February 2016 | EditorSpeak

Photo by Mim Adkins

Photo by Mim Adkins

Training Thinking Dancers

Rehearsals had begun for my new musical theater competition number, but nothing was working. These girls had been with me for years—they trusted my “nobody’s gonna get this” themes, solved the puzzle of my patterns, could ace any acting improv. They were ready for a real challenge—or so I thought.

I explained the piece’s theme, setting, and mood, then put on the music and set them free. “Create,” I said. “Move as it moves you, but stay in character. Let me see what you have.”

Turns out they didn’t have much. Dancers who think nothing of wearing mime makeup or Gladys Kravitz–style wigs were suddenly self-conscious and awkward. I rephrased, re-explained, reevaluated. I demonstrated. I begged. Nothing.

Over the next week, I worked out movement themes and patterns for all 19 dancers that would (I hoped) resemble random, pedestrian movement, and set it to specific counts. My “non-choreography choreography” took forever to teach, but it worked.

Why had my initial approach been such a flop? Did the fault lie with me or them, global warming or not enough vitamin C? An article by JoAnna Mendl Shaw in a Dance/USA e-journal (“An Unconventional Perspective From Stables to Studios,” From the Green Room, October 15, 2015) holds one answer. Shaw writes of her work choreographing and training horses and dancers for performances. Phrases were taught, but the dancers who led the horses had to be adaptable, use their own brains, problem-solve. This work with the horses led to her discovery that “technique classes structured around repetitive, memorized warm-up sequences and phrases based on a set lexicon of steps are not training a thinking dancer,” she writes.

This is Shaw’s kicker: “How we train dancers to make decisions is, to some extent, linked to how we treat them as human beings.” Aha! I’d asked my dancers to paint me a picture, and when they didn’t immediately respond with the artistry of Picasso, I threw everything out and did it myself. I reverted to Shaw’s memorized sequences and steps. I became the parent who does the homework.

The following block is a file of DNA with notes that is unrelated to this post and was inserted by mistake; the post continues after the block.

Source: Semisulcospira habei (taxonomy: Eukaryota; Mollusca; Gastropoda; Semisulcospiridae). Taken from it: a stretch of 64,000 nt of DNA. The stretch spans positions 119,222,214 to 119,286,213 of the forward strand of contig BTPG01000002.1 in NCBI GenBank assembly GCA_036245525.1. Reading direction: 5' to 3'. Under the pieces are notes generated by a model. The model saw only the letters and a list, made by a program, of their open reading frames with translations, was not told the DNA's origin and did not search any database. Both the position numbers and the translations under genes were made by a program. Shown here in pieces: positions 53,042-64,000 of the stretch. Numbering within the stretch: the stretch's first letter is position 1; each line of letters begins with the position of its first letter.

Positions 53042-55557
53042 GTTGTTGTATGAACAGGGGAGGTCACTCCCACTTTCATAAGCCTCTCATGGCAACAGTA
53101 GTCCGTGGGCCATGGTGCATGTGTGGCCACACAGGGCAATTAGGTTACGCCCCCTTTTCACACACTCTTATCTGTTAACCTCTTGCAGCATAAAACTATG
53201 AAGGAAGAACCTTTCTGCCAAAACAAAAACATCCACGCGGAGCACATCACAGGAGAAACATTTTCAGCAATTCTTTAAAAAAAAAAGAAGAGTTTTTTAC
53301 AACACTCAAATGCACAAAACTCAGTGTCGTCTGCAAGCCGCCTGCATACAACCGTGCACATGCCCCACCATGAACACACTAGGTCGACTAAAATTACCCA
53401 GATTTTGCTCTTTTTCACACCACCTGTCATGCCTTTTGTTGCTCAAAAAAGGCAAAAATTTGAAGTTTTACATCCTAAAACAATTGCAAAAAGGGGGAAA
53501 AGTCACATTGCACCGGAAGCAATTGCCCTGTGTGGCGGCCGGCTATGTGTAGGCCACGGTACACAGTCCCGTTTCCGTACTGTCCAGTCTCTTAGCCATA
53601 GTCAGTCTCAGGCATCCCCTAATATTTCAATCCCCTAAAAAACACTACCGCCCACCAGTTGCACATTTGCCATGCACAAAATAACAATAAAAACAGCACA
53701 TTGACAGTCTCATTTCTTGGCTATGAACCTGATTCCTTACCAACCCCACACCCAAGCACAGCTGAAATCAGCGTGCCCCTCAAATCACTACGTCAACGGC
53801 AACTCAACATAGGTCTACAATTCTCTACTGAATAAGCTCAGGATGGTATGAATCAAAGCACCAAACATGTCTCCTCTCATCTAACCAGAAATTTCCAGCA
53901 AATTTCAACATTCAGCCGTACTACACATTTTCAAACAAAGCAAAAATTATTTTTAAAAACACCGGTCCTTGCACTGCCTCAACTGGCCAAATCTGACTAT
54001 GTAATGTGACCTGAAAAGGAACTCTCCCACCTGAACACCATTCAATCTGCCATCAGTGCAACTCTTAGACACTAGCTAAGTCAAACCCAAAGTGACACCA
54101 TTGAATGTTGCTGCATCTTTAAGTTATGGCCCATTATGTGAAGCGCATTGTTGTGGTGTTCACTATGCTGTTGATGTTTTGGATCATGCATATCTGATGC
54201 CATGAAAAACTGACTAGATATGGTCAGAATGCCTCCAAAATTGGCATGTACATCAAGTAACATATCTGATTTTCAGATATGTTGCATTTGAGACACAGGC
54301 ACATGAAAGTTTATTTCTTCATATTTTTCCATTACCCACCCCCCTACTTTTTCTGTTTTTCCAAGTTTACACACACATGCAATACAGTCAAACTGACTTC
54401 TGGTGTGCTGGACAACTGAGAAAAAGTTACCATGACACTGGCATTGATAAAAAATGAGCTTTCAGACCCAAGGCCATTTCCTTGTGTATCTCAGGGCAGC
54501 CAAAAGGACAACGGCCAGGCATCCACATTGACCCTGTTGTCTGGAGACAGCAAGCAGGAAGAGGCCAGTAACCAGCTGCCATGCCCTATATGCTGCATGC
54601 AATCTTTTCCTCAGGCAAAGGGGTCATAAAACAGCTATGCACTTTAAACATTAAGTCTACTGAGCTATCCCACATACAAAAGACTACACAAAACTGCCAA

Lesson learned: I need to provide my dancers with more opportunities to struggle, not fewer. And maybe introduce a few horses into the act.

—Karen White


DSL associate editor Karen White, a former newspaper reporter and freelance writer, has taught dance in private studios and choreographed musicals since age 17 and has no plans to stop.

Photo by Chris Hardy

Photo by Chris Hardy

When Helping Hurts

Above, Karen says, “I became the parent who does the homework.” This mentality—the determination to not let a child fail in ways that are necessary for learning to be a responsible adult—is prevalent and nothing new. But it’s gaining ground in new ways.

The other day I heard an editorial on NPR (I don’t know which show or I’d credit it) in which a woman talked about the frightening ways parents refuse to let their children grow up. The most horrific ones: parents who installed a videocamera in their son’s college dorm room so that they could wake him every morning, and parents of working adults who contacted their children’s employers to complain about subpar performance reviews. Say what?

All parents want to see their children succeed, but protecting them from small failures—like not doing homework, being late for class, or receiving less-than-glowing evaluations—isn’t helpful; it’s hurtful. These young people aren’t learning from their mistakes (one of the most effective learning tools), because they’re not being allowed to make mistakes. Or if they do err, they face no consequences.

In a recent discussion among our editorial staff, we noted that dance teachers engage in this protective behavior too. Schools have rules and policies that teachers, or even owners, don’t enforce. Instructors worry that insisting on a code of behavior in the studio will leach the fun from dance, or that not letting a student perform because of consistent tardiness or missed rehearsals will send her running to another school. There are business ramifications at play, of course, and there can be a fine line between standing your ground and giving a kid a break. But I’d argue that if dance teachers want to claim, as many do, that they teach life lessons along with dance, then they need to stand their ground.

Expect more on this topic in the future—it’s a complex issue that’s likely to get lots of people fired up.

—Cheryl A. Ossola


DSL editor in chief Cheryl A. Ossola, a former associate editor at Dance Magazine, is a writer for San Francisco Ballet and a member of the San Francisco Writers’ Grotto. She holds an MFA in writing from the University of San Francisco.